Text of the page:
(Part 1 can be found here)
Recently Till Harbaum added a PS2 converter for the MiST. Since the IO is handled by the ARM processor the exchange with the FPGA goes via SPI. This makes it difficult to use existing HDL sources because often a PS2 interface is assumed.
Grant’s multi computer tutorial expects a PS2 keyboard as well. With the new converter I gave the project another go.
Putting the sources together and connecting the required pins was easy but it didn’t worked out. I still wasn’t able to type something on the screen. I had a little mail exchange with Till and asked him if he sees some obivious error done by me.
He replied pretty quickly and found the problem. I drove the PS2 converter with the CPU clock and that was too much. I read in the converter sources that it needs a clock between 10-16 … kHz but I blindly ignored the kHz and used the cpu clock which was around 12 MHz. 🙂
After I added a simple frequency divider which I found here and used 12 kHz for the PS2 converter clock the keyboard worked and I was able to type in some simple commands.
Below is a crappy image taken with my mobile:
As usual the sources can be found in my github repository: https://github.com/wsoltys/multicomp
I’m still a noob when it comes to understanding the FPGA stuff. But I’m eager to learn an recently I’ve discovered the nice page of Grant Searle.
He takes the time to explain on how to build your own custom computer.
I thought it would be a nice challenge to get that running on my MiST. I’ve altered all sources of the module altsyncram to fit to the Cyclone III used in the MiST. Since the MiST is big enough I’ve used the following options without using sram:
- CPU: Z80
- ROM: Z80_BASIC_ROM
- Program RAM: InternalRam4K
- Interfaces: SBCTextDisplayRGB
- Chip select: 4K internal RAM
I’ve connected the internal 27MHz clock of the MiST directly to the clock of this example. I knew that the example board is clocked with 50MHz but I wanted to see if it makes any difference. I’m still experimenting with this why not try it? 😉
I found in the minimig sources that the MiST uses there only two RGB output pins and that the pins 0-1 and 4-5 are unused. So I tried the same with the multicomp example:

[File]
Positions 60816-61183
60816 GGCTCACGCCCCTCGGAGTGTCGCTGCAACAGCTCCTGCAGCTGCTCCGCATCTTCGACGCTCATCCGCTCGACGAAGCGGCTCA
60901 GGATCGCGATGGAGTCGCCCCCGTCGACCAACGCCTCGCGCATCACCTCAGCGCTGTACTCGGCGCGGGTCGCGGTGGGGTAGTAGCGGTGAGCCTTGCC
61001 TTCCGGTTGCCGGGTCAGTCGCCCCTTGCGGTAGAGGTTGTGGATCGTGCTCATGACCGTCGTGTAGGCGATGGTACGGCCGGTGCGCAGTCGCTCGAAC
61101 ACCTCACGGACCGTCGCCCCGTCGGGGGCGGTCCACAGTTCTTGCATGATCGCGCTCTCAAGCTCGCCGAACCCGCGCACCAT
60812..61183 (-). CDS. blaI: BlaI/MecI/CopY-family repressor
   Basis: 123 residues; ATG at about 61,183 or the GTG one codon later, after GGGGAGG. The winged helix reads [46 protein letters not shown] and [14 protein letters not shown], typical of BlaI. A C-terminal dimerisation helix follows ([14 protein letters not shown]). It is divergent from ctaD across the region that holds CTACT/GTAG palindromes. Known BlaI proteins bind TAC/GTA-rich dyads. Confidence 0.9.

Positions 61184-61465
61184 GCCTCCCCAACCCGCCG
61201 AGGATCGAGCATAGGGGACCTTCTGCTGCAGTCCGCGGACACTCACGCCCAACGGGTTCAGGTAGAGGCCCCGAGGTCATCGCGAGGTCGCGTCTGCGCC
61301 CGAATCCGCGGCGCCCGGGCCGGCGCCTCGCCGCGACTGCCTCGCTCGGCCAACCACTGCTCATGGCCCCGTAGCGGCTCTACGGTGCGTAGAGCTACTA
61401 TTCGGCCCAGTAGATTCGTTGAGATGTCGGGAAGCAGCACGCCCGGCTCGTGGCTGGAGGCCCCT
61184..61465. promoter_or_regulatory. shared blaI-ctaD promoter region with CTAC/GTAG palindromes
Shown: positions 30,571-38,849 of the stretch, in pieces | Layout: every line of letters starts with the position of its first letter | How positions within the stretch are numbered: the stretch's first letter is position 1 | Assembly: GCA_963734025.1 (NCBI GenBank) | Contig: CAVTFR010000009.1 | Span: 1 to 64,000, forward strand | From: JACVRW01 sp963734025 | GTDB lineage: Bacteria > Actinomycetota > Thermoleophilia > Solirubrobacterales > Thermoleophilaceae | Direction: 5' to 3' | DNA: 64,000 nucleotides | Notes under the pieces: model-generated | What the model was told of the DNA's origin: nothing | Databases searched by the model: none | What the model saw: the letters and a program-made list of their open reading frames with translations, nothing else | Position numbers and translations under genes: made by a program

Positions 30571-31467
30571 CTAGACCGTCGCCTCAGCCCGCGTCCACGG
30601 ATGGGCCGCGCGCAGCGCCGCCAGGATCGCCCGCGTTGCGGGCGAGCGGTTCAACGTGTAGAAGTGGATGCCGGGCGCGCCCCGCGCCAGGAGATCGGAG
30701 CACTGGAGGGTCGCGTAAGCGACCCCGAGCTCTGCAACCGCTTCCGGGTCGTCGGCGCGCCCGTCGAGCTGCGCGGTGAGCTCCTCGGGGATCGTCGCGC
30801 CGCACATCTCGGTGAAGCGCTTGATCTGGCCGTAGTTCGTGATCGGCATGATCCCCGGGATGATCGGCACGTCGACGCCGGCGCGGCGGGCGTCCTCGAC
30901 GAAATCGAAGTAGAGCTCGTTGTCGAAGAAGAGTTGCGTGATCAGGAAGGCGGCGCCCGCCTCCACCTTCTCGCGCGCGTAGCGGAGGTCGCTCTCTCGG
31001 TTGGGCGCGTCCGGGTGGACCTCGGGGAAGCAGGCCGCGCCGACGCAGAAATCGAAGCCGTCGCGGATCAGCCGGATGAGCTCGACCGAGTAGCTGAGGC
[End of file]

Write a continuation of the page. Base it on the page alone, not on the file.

-- RGB video signals
hSync => VGA_HS
vSync => VGA_VS
videoR0 => VGA_R(2)
videoR1 => VGA_R(3)
videoG0 => VGA_G(2)
videoG1 => VGA_G(3)
videoB0 => VGA_B(2)
videoB1 => VGA_B(3)
Now the exciting part when starting the example the first time on the MiST. Unfortunately not much happened. The monitor didn’t show anything and went into sleep mode soon. So what is wrong?
I supposed that the monitor was driven by the wrong clock. Since the example board was driven by 50MHz it could be that the rest of the code is based on that.
I’ve used the Altera Megafunctions to create a module altpll with 27Mhz as input clock and 50MHz as output (c0). To enable that for the multicomp I’ve added the following code before the cpu entity:
pll_27_inst : entity work.pllclk_ez
inclk0 => CLOCK_27(0),
c0 => clk -- master clock
Heureka! The boot prompt was visible and the cursor flashes so retro. 🙂
Still the screen was a little off and IIRC the monitor showed a refresh rate of 59MHz. In another attemped I changed the clk0_multiply_by of the alltpll from 50 to 60 and voila the screen looked really nice.
The next step will be to somehow connect the keyboard via SPI. The MiST uses SPI to talk to its IO ports like joysticks, keyboards, usb, etc. The example uses PS2 and I have to find a way to bring that together. For a regular vhdl developer this will be an easy task but for me it will be an adventure. 🙂
The current source code of this project can be found in my github repo.
(Click here for part 2)